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Winter Weather Illinois

Joshua Pinckard, originally from Houston, Tx., walks along Lake Michigan as the Chicago area gets it's first measurable snow since December, Monday, March 13, 2017, in Chicago. Much of the Midwest and beyond is getting snow as part of a storm that forecasters say will yield between 3 to 6 inches of snow.(AP Photo/Charles Rex Arbogast)

Charles Rex Arbogast

Gov. Andrew Cuomo announced Monday that a state of emergency will be in effect for New York beginning at midnight Tuesday. 

New York officials are preparing for a major winter storm that is expected to affect nearly every region of the state. Snowfall is expected to begin overnight and continue all day Tuesday and into Wednesday. 

In the Finger Lakes region and central and western New York, snowfall totals could reach up to 20 inches over a 36-hour period, Cuomo said on a call with reporters. Higher elevations will likely receive the highest totals. 

For the Albany area and parts of the Capital Region, up to 24 inches of snow is expected from late Monday through Tuesday night. 

Long Island, New York City and the mid-Hudson region will get between 20 to 24 inches of snow and snowfall rates could reach 2 to 4 inches an hour, Cuomo said, citing weather forecasts. These regions will have an additional challenge: high winds. Wind gusts could reach 40 to 50 miles per hour. There may be minor coastal flooding on Long Island.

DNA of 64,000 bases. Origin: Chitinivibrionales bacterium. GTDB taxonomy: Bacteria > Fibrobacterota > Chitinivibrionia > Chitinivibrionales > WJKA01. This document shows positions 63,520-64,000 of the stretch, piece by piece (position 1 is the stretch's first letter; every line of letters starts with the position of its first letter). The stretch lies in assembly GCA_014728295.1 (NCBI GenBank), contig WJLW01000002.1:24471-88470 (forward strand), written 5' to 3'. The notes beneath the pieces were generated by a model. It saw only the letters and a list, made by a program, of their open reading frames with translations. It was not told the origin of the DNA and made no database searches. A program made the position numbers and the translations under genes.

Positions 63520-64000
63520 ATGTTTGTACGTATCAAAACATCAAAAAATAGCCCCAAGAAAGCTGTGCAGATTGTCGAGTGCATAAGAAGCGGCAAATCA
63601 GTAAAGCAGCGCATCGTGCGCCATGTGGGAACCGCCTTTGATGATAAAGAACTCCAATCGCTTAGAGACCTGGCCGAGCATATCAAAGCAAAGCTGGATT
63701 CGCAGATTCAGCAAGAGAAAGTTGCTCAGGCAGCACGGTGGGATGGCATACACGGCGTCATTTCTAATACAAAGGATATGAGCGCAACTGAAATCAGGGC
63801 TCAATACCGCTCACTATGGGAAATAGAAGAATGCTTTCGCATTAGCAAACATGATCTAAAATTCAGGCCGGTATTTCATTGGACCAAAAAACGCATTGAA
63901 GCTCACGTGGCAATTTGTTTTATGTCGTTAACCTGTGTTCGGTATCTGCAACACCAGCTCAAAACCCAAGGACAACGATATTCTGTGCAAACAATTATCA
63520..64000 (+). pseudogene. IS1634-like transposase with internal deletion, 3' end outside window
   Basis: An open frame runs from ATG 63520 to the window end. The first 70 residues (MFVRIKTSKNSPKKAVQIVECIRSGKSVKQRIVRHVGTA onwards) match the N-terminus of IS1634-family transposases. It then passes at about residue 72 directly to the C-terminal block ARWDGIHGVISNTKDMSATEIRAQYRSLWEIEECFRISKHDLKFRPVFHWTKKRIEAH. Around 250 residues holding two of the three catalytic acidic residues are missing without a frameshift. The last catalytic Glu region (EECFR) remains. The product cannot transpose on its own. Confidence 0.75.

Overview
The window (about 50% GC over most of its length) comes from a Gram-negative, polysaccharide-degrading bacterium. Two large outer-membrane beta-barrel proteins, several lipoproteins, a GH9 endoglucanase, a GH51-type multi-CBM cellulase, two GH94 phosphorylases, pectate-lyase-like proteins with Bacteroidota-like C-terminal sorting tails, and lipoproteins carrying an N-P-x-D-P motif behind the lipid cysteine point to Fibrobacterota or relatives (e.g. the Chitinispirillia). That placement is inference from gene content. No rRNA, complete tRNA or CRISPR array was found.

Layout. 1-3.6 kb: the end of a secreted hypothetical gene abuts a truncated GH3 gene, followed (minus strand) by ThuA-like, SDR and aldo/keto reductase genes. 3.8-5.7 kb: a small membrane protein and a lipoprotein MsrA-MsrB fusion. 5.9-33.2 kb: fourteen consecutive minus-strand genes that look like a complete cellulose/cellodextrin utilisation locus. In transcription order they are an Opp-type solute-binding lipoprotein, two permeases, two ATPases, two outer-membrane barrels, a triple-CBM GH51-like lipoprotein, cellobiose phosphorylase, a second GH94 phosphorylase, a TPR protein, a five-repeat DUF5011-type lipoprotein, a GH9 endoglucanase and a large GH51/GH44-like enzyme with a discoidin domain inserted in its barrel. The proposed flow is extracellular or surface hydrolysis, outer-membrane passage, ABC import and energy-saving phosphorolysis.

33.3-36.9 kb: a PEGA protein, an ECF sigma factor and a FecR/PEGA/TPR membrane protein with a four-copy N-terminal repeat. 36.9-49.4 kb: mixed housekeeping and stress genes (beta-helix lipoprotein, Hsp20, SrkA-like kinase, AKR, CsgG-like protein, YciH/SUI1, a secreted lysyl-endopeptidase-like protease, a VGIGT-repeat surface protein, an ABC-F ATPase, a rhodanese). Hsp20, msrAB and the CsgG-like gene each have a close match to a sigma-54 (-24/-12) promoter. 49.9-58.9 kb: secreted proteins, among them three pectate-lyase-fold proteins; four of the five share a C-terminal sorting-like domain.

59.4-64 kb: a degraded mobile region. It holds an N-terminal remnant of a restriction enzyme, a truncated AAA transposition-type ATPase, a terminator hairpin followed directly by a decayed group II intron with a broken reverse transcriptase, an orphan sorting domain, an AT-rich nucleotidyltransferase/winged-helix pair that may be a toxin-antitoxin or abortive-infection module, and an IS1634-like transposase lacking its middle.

"This forecast has been fairly consistent for a period of time and is significant in terms of snowfall, so we're taking it very seriously," Cuomo said. 

All of New York is under a winter storm warning from late Monday until early Wednesday. A blizzard warning is in effect for some parts of the state, mainly New York City and Long Island. 

Cuomo said non-essential state employees in every region of the state except for the North Country will be excused from work Tuesday. The Metropolitan Transportation Authority will suspend above-ground service beginning at 4 a.m. Tuesday. 

The Long Island Railroad will be operating on a normal schedule Tuesday, but cancellations are possible. Metro-North will suspend service at noon. Cuomo said Monday that both services will be "significantly impacted" by the storm. 

The state has called up nearly 2,000 National Guard soldiers to aid in the storm response across the state. That's in addition to between 4,000 and 5,000 state employees — mostly state Department of Transportation workers — who will be responding to the storm and helping remove snow from roadways. 

Cuomo said the state is deploying equipment based on the forecast and where it will be needed the most. The state's arsenal includes 2,000 large plow trucks, 200 medium plows, 300 front-end loaders and 61 tow plows. 

The state has 440,000 tons of road salt ready to treat roads. 

The governor's advice for New Yorkers: Tuesday will be a good day to stay home. 

"It's going to be a dangerous, dangerous situation," Cuomo said. "I would only plan on travel if it's especially important tomorrow." 

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